Proposed University Merger Riles New Orleans
ROBERT SIEGEL, host:
Now, a story about education, race, politics and budgets in New Orleans.
Louisiana's Republican governor, Bobby Jindal, is considering a move to merge two struggling universities there - historically black Southern University at New Orleans and the largely white University of New Orleans. Both schools have seen their enrollments drop in recent years and their graduation rates are dismal by just about any standard. But the president of the historically black Southern system said he was shocked by the idea to essentially remove one of its three campuses.
For more on what the move would mean for the city of New Orleans and for the nationwide network of historically black colleges and universities, we're joined now by Katie Mangan. She's in Austin, Texas, where she is national correspondent for the Chronicle of Higher Education. Welcome to the program.
Ms. KATIE MANGAN (National Correspondent, Chronicle for Higher Education): Thank you.
SIEGEL: And, first, a bit more context here. When we say, very low, dismal graduation rates, what are we talking about?
Ms. MANGAN: Well, in the case of Southern University at New Orleans, the most recent rate was five percent. And, of course that's over a six-year period. Southern University will say that that was at a time when the university was hard hit by Hurricane Katrina. But also, they'll point out that at many historically black colleges, the typical student is someone who's older, who's possibly married, working full time and they may attend college more sporadically, be in and out of college and having to leave for a while to earn money and come back.
And, also, because many of the historically black colleges have fewer financial resources, there is often less money available for scholarships. So, students sometimes have to drop out for financial reasons. But even taking that into consideration, I think most schools that have rates as low as Southern University know that they have to do whatever they can to increase them or their state funding and possibly federal funding is going to be at risk.
SIEGEL: And the University of New Orleans, not a historically black college, their rate is not as low as five percent, but it's not that great either.
Ms. MANGAN: It's not that great, no. It's, I think, somewhere in the area of 22 percent.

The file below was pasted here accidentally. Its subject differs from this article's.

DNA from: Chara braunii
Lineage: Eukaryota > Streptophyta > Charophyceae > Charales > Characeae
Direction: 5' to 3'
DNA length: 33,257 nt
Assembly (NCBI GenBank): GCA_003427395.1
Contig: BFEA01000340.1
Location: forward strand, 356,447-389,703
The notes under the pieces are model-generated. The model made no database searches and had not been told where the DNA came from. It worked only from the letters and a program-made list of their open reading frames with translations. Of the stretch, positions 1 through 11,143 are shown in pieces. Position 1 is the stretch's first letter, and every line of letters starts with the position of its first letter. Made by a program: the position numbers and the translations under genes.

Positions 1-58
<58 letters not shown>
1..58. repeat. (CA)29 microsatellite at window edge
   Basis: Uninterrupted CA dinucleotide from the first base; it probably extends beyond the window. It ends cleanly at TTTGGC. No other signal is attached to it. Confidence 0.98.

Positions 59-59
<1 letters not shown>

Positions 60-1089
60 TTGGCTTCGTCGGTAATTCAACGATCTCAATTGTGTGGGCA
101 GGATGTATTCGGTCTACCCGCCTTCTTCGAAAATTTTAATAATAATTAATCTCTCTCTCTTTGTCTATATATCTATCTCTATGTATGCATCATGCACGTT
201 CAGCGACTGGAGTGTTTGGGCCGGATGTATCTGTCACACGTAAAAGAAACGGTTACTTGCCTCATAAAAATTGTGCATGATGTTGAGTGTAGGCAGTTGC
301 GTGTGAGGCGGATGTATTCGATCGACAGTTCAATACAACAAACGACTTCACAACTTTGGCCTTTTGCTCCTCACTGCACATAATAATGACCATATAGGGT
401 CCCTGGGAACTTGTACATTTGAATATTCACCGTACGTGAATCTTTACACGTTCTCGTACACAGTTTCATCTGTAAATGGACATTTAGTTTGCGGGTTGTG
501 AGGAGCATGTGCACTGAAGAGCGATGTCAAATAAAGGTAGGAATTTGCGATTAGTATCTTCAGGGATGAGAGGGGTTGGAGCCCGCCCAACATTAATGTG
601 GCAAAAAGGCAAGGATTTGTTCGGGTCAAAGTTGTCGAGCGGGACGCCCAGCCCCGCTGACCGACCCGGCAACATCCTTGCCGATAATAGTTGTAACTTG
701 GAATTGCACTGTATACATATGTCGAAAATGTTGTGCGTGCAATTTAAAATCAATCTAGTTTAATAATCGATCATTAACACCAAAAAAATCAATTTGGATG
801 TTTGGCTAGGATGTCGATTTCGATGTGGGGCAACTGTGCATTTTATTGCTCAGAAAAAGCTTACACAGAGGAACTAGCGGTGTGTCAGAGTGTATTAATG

SIEGEL: Now, given the squeeze that most states and localities are facing in their budgets nowadays, I'm trying to put myself in the position of Governor Jindal. You look at two colleges very close to each other, neither one with terribly successful numbers, a nearby community college, I gather, that's bursting at the seams. There's - enrollment is way up and the idea of merging them seems to have a certain attraction. How common is that idea to merge local campuses?
Ms. MANGAN: It's becoming increasingly common. And, again, in states that are facing financial crises, this is something that lawmakers are increasingly looking to, to see if there's some ways that they can combine campuses and consolidate. But any time you start talking about eliminating a historically black college, a lot of people get upset. There's going to be a lot of lobbying to try to block this.
SIEGEL: This speaks to a larger issue within the historically black college and university community, which has been struggling to keep up standards and attract talented black students who can now choose Harvard or Stanford over Fisk or Spellman or Howard.
Ms. MANGAN: Yes, I think that's right. I think black students have so many more options today than they did back in the '60s or '70s, and as a result, the percentage of black students who are attending historically black colleges has decreased quite a bit. And that, you know, of course, has caused somewhat of a rift within the black community, just sort of looking at what is the overall value of a historically black college and, you know, how can you justify continuing colleges when you have some sort of duplication with other public colleges nearby?
SIEGEL: Well, Katie Mangan, thank you very much for talking with us.
Ms. MANGAN: Thank you.
SIEGEL: Katie Mangan is a national correspondent based in Austin, Texas for the Chronicle of Higher Education.
NPR transcripts are created on a rush deadline by Verb8tm, Inc., an NPR contractor, and produced using a proprietary transcription process developed with NPR. This text may not be in its final form and may be updated or revised in the future. Accuracy and availability may vary. The authoritative record of NPR’s programming is the audio record.